Over the years I collected a lot of (e-)books on mathematics for which it is my intention to develop a database system made entirely to my requirements and wishes. Key functions of such a system are of course searching and browsing. In order to meaningful browse categories ( and sub-categories ) are required. While thinking about categories for my ebooks database I stumbled upon the Mathematics Subject Classification 2000 ( pdf ). The MSC 2000 is a 69 page pdf document with thousands (!) of categories.
( ( IT ) projects ( which the development of my ebook database in a sense is ) -always- have some sort of problem to solve. I suppose that is why they are called projects. Projects, unlike processes which can be optimized slowly over time, are unique and are done one time only. )
Adopting the MSC 2000 would mean that there would be more categories than books in my system. That wouldn't help browsing a bit. Classifying by the toplevel categories would mean I would have to check the classification in each book and categorize accordingly. Clever programmers would say: "You could write code for that. Yes. But not for all of them. Some books are merely a collection of scan images.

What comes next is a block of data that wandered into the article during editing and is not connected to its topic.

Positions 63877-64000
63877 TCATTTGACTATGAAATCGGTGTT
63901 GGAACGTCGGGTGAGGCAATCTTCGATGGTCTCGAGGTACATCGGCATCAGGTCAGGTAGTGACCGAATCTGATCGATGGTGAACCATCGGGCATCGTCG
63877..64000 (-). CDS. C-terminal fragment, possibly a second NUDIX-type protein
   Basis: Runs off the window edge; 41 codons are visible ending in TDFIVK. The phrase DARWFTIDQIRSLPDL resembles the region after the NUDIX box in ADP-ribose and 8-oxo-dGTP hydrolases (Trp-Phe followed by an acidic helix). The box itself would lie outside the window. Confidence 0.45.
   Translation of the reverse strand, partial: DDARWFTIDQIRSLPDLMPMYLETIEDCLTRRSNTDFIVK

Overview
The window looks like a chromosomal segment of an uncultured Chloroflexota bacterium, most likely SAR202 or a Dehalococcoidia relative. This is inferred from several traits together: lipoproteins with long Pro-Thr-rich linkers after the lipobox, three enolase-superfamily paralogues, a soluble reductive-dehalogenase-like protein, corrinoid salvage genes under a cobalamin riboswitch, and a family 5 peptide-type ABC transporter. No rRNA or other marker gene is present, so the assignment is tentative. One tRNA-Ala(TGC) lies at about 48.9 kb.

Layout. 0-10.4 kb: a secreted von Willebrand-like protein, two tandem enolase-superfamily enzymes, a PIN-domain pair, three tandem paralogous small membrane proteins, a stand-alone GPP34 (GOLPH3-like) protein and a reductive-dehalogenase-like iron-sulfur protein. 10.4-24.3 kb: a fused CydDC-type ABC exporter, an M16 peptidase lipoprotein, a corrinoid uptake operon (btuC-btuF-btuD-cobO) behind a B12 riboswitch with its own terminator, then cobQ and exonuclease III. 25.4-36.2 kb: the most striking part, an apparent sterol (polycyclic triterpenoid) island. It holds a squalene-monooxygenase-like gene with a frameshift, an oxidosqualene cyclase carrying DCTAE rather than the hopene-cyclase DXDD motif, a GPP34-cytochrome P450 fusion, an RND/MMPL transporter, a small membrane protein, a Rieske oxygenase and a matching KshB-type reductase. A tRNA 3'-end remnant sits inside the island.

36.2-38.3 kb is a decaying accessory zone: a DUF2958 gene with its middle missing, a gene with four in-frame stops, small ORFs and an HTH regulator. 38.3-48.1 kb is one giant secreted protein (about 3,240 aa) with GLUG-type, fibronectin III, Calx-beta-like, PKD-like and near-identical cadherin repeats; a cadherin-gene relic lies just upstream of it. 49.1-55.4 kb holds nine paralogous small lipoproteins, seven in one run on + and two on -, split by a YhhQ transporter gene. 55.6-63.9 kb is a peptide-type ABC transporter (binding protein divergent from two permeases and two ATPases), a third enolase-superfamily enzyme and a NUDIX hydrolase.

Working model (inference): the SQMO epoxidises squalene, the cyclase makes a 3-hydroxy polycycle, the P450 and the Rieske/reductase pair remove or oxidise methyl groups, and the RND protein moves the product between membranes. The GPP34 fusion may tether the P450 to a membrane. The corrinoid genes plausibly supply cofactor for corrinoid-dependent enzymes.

I guess this justifies a list of categories of my own. I could make it in such a way that I could gradually enhance the categories. - ( More thinking to do. )
A manager I once had told me that studying is by definition frustrating. Once you have mastered a subject you discover all you mastered is just a tiny introduction to a bigger ( or deeper ) subject. There is no end to it. - I suppose it's not about understanding everything it is moving to the boundaries of the field so that you understand how the field is developing by reading the journals.
13-2016 Open letter to Open Source for You (OSFY)
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